Until the day I was found, I didn’t know I was lost. I was going about business as usual, moving from task to task, distraction to distraction. But then I received an e-mail with the heading: “I think you’re my cousin.” As I read my cousin’s message, I learned that she and another cousin had been searching for my branch of the family for nearly 10 years. The other cousin promised her father, shortly before he died, that she would find his family.
I hadn’t done anything to get lost, and I didn’t have to do anything to be found except acknowledge that I was the person they had been looking for. Learning that they had spent so much time and energy searching for our family made me feel special.
This led me to think about the “lost and found” parables of Luke 15 — the lost sheep, the lost coin, and the lost son. Whenever we wander away from God, whether intentionally like the prodigal son or unintentionally like the sheep, God looks for us. Even though we may not “feel” lost, if we have no relationship with God, we are. To be found, we need to realize that God is looking for us (Luke 19:10) and admit that we are separated from Him. By giving up our waywardness, we can be reunited with Him and restored to His family.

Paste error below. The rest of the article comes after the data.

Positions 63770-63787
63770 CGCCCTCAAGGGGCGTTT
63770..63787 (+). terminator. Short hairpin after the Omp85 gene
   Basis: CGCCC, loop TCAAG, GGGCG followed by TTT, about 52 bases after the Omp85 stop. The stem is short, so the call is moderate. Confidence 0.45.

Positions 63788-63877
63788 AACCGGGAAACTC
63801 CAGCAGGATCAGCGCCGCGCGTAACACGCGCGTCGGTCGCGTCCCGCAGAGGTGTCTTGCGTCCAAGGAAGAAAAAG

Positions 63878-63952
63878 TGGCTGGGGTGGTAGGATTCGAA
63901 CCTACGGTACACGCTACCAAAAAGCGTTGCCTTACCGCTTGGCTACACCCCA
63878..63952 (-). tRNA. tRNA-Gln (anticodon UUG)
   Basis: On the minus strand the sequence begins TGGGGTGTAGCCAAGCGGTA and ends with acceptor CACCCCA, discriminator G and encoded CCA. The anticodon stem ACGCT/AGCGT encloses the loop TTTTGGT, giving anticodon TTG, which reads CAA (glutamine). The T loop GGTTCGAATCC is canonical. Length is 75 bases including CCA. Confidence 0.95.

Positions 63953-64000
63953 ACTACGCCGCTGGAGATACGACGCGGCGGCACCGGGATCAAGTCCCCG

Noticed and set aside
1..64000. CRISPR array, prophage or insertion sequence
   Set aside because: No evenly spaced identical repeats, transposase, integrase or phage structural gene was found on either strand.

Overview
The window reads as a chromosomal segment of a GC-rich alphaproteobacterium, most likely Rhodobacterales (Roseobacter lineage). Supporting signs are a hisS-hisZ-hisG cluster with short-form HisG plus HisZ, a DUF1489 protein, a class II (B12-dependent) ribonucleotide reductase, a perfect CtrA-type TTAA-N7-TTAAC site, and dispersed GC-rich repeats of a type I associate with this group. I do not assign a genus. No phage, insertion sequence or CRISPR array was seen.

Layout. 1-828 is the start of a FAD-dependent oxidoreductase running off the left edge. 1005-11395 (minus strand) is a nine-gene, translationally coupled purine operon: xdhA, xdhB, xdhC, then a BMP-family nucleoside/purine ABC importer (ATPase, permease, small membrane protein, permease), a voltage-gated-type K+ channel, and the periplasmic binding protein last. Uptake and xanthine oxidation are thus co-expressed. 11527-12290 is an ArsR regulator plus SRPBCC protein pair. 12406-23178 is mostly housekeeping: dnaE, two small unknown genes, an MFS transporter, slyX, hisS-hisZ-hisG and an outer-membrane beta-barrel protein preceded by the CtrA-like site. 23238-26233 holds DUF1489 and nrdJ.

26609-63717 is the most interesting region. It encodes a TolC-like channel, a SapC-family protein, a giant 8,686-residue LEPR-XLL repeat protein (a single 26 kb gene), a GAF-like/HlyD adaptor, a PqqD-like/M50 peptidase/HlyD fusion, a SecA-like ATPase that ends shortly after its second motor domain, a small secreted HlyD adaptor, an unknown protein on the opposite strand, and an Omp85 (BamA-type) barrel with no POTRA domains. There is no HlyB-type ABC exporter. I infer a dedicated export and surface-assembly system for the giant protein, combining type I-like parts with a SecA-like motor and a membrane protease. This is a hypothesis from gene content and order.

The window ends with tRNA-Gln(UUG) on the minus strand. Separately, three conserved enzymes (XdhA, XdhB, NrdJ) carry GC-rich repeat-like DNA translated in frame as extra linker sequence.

To be found, you must admit you are lost. (RBC)